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From "Yang Yang (JIRA)" <j...@apache.org>
Subject [jira] [Issue Comment Edited] (CASSANDRA-2774) one way to make counter delete work better
Date Wed, 15 Jun 2011 15:49:48 GMT

    [ https://issues.apache.org/jira/browse/CASSANDRA-2774?page=com.atlassian.jira.plugin.system.issuetabpanels:comment-tabpanel&focusedCommentId=13049805#comment-13049805
] 

Yang Yang edited comment on CASSANDRA-2774 at 6/15/11 3:48 PM:
---------------------------------------------------------------

It's good to step back and ask " what is the contract ?" Now
So far cassandra let time be dictated arbitrarily by client (
Client assigns timestamp) so it can afford to expect *the*
Ordering and *the* result

In counters client-generated ts can't be used so we can't guarantee *the* expected
Result.

But we will guaranttee that all nodes on the system eventually agree on
*some* common result, this is actually consistent with the definition
Of eventual consistency brought forth by Dynamo


( if u look at client-generated ts. It could indeed produce some
Unintuitive results: if a client sets ts to be very late into
The future, latter writes could be wiped out. For regular columns
 This is in the same way against common client expectations about ordering as in the counter
case)

In summary the current implementation cannot guarattee any 
common agreement on counter value but the new approach guarantees the achievement of *some*
common value



      was (Author: yangyangyyy):
    It's good to step back and ask " what is the contract ?" Now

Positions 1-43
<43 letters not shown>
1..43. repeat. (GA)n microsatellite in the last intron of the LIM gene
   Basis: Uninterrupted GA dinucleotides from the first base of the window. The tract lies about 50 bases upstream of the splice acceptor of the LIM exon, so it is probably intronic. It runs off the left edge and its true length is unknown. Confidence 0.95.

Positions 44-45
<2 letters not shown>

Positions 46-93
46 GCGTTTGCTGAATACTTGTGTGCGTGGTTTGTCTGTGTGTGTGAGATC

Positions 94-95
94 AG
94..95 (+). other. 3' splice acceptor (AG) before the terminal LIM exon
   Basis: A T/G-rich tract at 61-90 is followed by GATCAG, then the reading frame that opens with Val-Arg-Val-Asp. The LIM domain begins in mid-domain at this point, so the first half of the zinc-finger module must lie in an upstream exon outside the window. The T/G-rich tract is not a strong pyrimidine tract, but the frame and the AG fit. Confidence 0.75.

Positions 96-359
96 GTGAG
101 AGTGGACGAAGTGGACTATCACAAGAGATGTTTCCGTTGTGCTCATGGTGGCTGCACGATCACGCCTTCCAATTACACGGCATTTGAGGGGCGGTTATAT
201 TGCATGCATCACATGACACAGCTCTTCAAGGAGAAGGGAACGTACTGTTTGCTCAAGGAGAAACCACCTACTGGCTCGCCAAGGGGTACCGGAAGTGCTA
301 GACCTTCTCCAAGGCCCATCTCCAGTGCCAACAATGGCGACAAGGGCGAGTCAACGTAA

So far cassandra let time be dictated arbitrarily by client (
Client assigns timestamp) so it can afford to expect* **** the* ***
Ordering and *the** result

In counters client-generated ts can't be used so we can't guarantee* the* expected
Result.

But we will guaranttee that all nodes on the system eventually agree on
*some* common result, this is actually consistent with the definition
Of eventual consistency brought forth by Dynamo


( if u look at client-generated ts. It could indeed produce some
Unintuitive results: if a client sets ts to be very late into
The future, latter writes could be wiped out. For regular columns
 This is in the same way against common client expectations about ordering as in the counter
case)

In summary the current implementation cannot guarattee any 
common agreement on counter value but the new approach guarantees thecommon value

Achievement of some 
  
> one way to make counter delete work better
> ------------------------------------------
>
>                 Key: CASSANDRA-2774
>                 URL: https://issues.apache.org/jira/browse/CASSANDRA-2774
>             Project: Cassandra
>          Issue Type: New Feature
>    Affects Versions: 0.8.0
>            Reporter: Yang Yang
>         Attachments: counter_delete.diff
>
>
> current Counter does not work with delete, because different merging order of sstables
would produces different result, for example:
> add 1
> delete 
> add 2
> if the merging happens by 1-2, (1,2)--3  order, the result we see will be 2
> if merging is: 1--3, (1,3)--2, the result will be 3.
> the issue is that delete now can not separate out previous adds and adds later than the
delete. supposedly a delete is to create a completely new incarnation of the counter, or a
new "lifetime", or "epoch". the new approach utilizes the concept of "epoch number", so that
each delete bumps up the epoch number. since each write is replicated (replicate on write
is almost always enabled in practice, if this is a concern, we could further force ROW in
case of delete ), so the epoch number is global to a replica set
> changes are attached, existing tests pass fine, some tests are modified since the semantic
is changed a bit. some cql tests do not pass in the original 0.8.0 source, that's not the
fault of this change.
> see details at http://mail-archives.apache.org/mod_mbox/cassandra-user/201106.mbox/%3CBANLkTikQcgLSNwtT-9HvqpSeoo7SF58SnA@mail.gmail.com%3E
> the goal of this is to make delete work ( at least with consistent behavior, yes in case
of long network partition, the behavior is not ideal, but it's consistent with the definition
of logical clock), so that we could have expiring Counters

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